Barry Jenkins’ Moonlight is Named Best Picture 2016 by National Society of Film Critics

A film by Barry Jenkins, “Moonlight”, has been named the Best Picture of 2016 by the National Society of Film Critics on Saturday, January 7.

Film info:

The tender, heartbreaking story of a young man’s struggle to find himself, told across three defining chapters in his life as he experiences the ecstasy, pain, and beauty of falling in love, while grappling with his own sexuality. Source: Rotten Tomatoes

Marking the 51st annual meeting of the National Society of Film Critics, the committee is made up of the nation’s top film critics who honor the best films of the year.

See the complete list of winners below:

Best Picture: “Moonlight”
Runners-up: “Manchester by the Sea”; “La La Land”

Best Actor: Casey Affleck, “Manchester by the Sea”
Runners-up: Denzel Washington, “Fences”; Adam Driver, “Paterson”

Best Actress: Isabelle Huppert, “Elle” and “Things to Come”
Runners-up: Annette Bening, “20th Century Women”; Sandra Huller, “Toni Erdmann”

Best Supporting Actor: Mahershala Ali, “Moonlight”
Runners-up: Jeff Bridges, “Hell or High Water”; Michael Shannon, “Nocturnal Animals”

Best Supporting Actress: Michelle Williams, “Manchester by the Sea”
Runners-up: Lily Gladstone, “Certain Women”; Naomie Harris, “Moonlight”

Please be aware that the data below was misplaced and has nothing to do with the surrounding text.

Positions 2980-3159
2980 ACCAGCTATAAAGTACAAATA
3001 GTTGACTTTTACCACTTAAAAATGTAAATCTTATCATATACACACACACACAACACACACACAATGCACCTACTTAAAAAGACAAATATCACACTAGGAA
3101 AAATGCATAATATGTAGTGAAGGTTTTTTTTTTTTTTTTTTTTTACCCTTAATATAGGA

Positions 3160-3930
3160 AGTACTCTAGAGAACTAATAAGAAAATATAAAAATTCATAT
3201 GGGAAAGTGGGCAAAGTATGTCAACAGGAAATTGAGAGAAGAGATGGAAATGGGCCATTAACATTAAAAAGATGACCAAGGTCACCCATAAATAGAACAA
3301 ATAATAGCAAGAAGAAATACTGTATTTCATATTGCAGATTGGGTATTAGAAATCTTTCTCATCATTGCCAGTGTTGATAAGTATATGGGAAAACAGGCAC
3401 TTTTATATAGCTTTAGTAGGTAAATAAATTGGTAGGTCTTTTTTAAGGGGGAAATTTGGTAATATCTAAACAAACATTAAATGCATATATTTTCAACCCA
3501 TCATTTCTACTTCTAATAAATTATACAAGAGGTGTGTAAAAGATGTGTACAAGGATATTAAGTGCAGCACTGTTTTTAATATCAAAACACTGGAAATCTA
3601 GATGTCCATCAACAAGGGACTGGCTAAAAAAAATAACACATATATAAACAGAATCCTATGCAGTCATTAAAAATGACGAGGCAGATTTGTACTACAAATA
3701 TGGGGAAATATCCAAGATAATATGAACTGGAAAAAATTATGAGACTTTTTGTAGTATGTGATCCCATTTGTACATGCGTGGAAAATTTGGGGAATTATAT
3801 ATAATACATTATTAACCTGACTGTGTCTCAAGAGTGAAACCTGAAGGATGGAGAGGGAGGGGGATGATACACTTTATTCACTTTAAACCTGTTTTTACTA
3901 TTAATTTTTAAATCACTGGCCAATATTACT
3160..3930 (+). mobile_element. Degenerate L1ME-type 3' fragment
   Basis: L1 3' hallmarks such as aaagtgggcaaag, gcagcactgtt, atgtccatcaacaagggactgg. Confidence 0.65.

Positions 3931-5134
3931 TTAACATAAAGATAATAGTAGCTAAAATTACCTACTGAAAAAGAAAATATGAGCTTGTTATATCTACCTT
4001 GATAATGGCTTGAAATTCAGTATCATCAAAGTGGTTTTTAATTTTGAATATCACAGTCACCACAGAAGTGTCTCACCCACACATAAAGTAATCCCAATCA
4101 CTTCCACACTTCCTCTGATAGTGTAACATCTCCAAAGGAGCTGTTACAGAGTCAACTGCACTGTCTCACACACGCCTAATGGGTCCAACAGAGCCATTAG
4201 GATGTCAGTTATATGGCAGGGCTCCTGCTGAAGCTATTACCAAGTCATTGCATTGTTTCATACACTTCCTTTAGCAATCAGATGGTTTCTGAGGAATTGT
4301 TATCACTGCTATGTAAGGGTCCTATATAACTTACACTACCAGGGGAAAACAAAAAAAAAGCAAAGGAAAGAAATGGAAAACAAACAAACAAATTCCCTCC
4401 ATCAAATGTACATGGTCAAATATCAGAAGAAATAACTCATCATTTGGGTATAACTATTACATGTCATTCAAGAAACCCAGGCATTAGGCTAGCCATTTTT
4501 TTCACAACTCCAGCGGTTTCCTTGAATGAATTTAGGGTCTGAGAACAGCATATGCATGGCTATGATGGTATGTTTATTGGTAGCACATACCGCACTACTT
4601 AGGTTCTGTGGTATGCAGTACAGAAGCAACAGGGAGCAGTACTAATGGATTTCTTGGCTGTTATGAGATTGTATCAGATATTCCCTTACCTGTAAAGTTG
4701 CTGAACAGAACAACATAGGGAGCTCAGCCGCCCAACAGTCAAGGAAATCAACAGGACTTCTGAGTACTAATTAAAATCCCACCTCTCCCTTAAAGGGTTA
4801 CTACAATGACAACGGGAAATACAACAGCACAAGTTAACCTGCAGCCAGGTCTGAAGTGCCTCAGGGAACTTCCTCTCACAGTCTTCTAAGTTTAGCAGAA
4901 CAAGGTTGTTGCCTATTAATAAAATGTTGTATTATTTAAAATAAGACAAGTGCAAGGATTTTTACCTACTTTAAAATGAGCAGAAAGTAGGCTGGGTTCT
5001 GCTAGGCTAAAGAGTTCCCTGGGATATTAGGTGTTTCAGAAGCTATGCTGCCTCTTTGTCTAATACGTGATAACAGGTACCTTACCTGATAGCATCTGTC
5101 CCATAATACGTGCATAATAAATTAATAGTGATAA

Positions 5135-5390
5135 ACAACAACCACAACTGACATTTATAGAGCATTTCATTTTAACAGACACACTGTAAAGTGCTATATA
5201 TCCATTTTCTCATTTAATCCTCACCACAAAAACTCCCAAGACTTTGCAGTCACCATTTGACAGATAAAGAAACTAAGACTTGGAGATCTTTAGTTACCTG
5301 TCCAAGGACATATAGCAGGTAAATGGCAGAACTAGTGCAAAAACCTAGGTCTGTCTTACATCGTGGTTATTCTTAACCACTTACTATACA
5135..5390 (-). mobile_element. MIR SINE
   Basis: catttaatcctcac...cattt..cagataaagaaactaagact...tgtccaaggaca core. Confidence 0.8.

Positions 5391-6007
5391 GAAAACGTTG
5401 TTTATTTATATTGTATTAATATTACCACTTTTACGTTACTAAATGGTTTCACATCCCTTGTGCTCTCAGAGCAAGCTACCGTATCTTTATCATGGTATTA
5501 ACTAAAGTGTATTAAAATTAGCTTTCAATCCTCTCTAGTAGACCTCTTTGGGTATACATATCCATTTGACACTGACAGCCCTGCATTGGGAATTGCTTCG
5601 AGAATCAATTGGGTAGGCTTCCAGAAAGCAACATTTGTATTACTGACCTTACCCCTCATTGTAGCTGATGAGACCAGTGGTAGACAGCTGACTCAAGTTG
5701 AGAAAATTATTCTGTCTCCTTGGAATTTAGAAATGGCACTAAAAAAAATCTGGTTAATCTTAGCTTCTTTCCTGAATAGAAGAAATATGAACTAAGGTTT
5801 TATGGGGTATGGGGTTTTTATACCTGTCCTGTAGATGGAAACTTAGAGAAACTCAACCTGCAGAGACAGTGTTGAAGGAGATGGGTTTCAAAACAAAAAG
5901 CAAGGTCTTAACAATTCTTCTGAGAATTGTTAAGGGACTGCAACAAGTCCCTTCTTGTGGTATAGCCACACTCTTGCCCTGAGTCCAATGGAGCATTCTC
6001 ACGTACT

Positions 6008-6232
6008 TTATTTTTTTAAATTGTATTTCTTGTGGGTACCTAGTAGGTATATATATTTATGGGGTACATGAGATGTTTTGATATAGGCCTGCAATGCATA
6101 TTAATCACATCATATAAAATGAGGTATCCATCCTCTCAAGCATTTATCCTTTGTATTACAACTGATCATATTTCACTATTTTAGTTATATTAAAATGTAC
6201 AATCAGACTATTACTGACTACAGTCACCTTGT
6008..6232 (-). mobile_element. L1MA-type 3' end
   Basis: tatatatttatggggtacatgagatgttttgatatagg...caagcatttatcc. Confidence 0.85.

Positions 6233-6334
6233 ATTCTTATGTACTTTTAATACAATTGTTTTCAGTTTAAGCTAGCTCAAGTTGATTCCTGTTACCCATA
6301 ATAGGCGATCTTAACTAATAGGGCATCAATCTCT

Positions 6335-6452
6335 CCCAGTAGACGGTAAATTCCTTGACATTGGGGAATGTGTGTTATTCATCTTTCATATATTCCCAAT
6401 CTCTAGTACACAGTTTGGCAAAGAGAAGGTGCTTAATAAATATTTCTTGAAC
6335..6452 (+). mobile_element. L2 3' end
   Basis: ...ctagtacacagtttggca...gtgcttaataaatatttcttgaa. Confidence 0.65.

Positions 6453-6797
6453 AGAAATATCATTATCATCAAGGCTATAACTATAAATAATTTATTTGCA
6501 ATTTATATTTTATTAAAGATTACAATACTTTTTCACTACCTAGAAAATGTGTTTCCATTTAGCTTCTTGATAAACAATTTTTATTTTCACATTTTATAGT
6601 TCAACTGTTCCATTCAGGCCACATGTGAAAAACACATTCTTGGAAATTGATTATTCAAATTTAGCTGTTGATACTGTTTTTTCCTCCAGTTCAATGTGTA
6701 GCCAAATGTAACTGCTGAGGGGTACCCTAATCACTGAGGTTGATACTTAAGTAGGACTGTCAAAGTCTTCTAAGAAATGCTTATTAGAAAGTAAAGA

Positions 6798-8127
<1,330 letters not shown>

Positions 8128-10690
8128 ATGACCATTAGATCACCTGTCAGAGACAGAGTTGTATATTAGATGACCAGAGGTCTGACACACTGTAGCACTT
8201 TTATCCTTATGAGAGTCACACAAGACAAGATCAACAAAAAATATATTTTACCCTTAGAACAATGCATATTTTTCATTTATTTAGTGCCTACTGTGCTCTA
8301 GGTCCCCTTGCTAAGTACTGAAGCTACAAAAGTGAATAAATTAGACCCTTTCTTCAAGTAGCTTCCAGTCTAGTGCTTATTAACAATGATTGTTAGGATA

Best Screenplay: Kenneth Lonergan, “Manchester by the Sea”
Runners-up: Barry Jenkins, “Moonlight”; Taylor Sheridan, “Hell or High Water”

Best Cinematography:  James Laxton, “Moonlight”
Runners-up: Linus Sandgren, “La La Land”; Rodrigo Prieto, “Silence”

Best Foreign Film: “Toni Erdmann”
Runners-up: “The Handmaiden,” “Elle” and “Things to Come”

Best Nonfiction Film: “O.J.: Made in America”
Runners-up: “I Am Not Your Negro,” “13th”

Film Heritage Award: Kino Lorber’s five-disc collection “Pioneers of African-American Cinema”

Special citation for a film awaiting American distribution: Cristi Puiu’s “Sieranevada”

 

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3 thoughts

  1. This film is already in danger of being over-hyped. For me, its a tapestry of lyrical moments and finely wrought detail on a journey for self-identity. Films like this do not come up often. Its not an original narrative in the least, but its artistry is in the filming and directing; its a film you savour for its pieces rather than whole.

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